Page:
Hezbollah seeking niche in Mideast peace

While fighting Israel, Lebanese guerrillas turn toward politics

January 27, 2000|By Mark Matthews | Mark Matthews,SUN FOREIGN STAFF

ARAB SALIM, Lebanon -- For much of the past year, Hezbollah guerrillas have been the only fighters in the Arab and Muslim worlds still at war with Israel, proving themselves useful to Syria, Lebanon and Iran, and heroes to the people of this front-line village.

On Tuesday, a Hezbollah anti-tank missile killed a 24-year-old Israeli soldier guarding a base in southern Lebanon, deepening the Jewish state's weariness with the fighting north of its border. The death of Staff Sgt. Rafael Zangwill, the first Israeli killed in five months of fighting, was viewed in Lebanon as a Hezbollah victory.

But peace between Syria and Israel could suddenly and drastically turn the tables on Hezbollah, the militant Shiite Islamic movement, making it a liability to Syria, a nuisance to Lebanon and a friend only to Iran, Hamas and opponents of an accord.

Hezbollah (the Party of God) is struggling to prevent this from happening, building its appeal as an uncorrupted player on Lebanon's fractious political scene.

"Hezbollah had quite a role fighting for the complete liberation of the occupied territories. If peace is going to come, definitely Hezbollah will move toward being political," former Lebanese Finance Minister Fouad Saniora said in an interview in Beirut.

At the same time, it is keeping the world guessing about if and how it will continue to harass Israel, especially whether it would keep up the fight after Israel withdraws from Lebanon.

Americans were bloodied by Hezbollah in the early 1980s, when the shadowy group was linked to the suicide truck bombings of a Marine barracks and the U.S. Embassy in Beirut, and kidnappings of Americans and Europeans.

Hezbollah guerrillas, trained by Iranian Revolutionary Guards, proved capable fighters in battles against rival Shiite Amal militiamen in the early 1990s. Since then, Hezbollah has turned its sights squarely on "the Zionist enemy." Under its leader, Sayed Hassan Nasrallah, the group has waged a disciplined war of attrition against the Israeli army and the allied South Lebanon Army (SLA), mostly in southern Lebanon.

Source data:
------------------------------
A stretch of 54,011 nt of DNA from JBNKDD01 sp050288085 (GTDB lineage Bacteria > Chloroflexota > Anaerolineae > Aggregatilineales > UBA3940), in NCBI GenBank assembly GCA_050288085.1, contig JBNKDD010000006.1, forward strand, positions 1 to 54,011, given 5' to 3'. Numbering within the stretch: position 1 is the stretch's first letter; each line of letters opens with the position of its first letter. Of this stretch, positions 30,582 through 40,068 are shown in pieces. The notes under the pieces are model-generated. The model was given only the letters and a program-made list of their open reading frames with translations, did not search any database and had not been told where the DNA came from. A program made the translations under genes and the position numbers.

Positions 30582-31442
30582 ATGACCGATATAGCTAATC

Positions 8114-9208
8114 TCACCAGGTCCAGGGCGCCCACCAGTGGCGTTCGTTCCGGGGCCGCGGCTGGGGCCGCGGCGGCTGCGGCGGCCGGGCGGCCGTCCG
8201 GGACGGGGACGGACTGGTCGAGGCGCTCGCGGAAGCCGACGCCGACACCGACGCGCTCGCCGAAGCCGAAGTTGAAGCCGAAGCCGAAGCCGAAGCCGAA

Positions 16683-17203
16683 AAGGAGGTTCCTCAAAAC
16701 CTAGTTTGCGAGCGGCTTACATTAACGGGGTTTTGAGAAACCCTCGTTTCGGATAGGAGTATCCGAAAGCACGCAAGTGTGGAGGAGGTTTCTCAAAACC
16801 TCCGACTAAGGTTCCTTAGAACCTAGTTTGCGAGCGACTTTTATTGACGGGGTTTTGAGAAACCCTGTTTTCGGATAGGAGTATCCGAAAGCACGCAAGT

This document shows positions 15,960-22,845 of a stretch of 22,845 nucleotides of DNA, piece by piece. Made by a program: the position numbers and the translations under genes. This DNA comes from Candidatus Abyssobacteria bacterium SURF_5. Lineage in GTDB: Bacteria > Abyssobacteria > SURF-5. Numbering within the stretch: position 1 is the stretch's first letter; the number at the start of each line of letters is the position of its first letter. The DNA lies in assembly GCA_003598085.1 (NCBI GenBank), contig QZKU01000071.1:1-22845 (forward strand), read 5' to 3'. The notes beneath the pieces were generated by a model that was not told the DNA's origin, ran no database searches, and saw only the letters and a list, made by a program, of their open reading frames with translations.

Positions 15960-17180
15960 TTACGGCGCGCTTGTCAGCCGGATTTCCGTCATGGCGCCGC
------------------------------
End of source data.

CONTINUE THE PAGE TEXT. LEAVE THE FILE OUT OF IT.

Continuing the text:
Using outdated weapons but good staff work and intelligence, Hezbollah's 500 hard-core and 4,000 part-time fighters ambushed, bombed, shelled and fired rockets at Israelis to the point where South Lebanon came to be called Israel's Vietnam.

"Hezbollah has come a long way," said Timur Goksel, special adviser to the United Nations Interim Force in Lebanon.

Occasionally, Israel retaliated with such ferocity as to draw international condemnation.

This happened in April 1996, after a Hezbollah rocket barrage injured Israeli civilians in the northern town of Kiryat Shemona. As part of a major counterattack by air and sea, Israeli shells landed on a U.N. camp near Tyre, where Lebanese civilians had sought refuge, killing 91 people.

The upshot was a U.S. and Syrian-brokered agreement between Israel and a group it labeled as terrorist. The agreement barred attacks on civilians and set up a monitoring group to hear complaints. The pact again proved Syria to be the decisive actor in stabilizing Lebanon. But Hezbollah has done more for Syria than merely raise its prestige, effectively serving as Syria's proxy in keeping Israel on edge and frustrated at the lack of regional peace.

Domestic opposition to the war in Lebanon has pushed Israel to announce plans to withdraw its forces unilaterally this summer.

Israeli Prime Minister Ehud Barak would prefer to withdraw as part of a peace agreement with Syria and Lebanon, one reason he is prepared to give the Golan Heights back to Syria.

In Arab Salim, a small village tucked below the mountains bordering Israel's South Lebanon occupation zone, the prospect of an Israeli withdrawal is seen as a liberation and Hezbollah as the liberator.

It was here, Dec. 16, that shells from the Israeli-backed SLA tore into a school, injuring at least 15 students, several seriously.

Hussein Fayed Harb, 12, was in an upstairs classroom when he heard a noise "like an airplane going over us." He felt nothing as the shrapnel struck, but said that when he looked, "I saw my shoulder had fallen."

His mother, Leila Saadeh Harb, said he has lost bone in his shoulder and probably needs a complicated operation not performed in Lebanon. Hussein also has shrapnel in his lungs and kidney, she said.

The Israeli army apologized for the incident, but officials in Israel say Hezbollah and Amal fire from areas near the school, an explanation for targeting the area.

But Hussein's mother doesn't blame Hezbollah. "If it wasn't for the resistance like Hezbollah, the Israelis would have come into our homes and done worse. Israel has taken over our land. They must withdraw, and Hezbollah is making them do that," she said.

"Hezbollah is defending our land," said Ali Hattab, who runs a small kiosk in the school and helped take wounded students to the hospital on Dec. 16.

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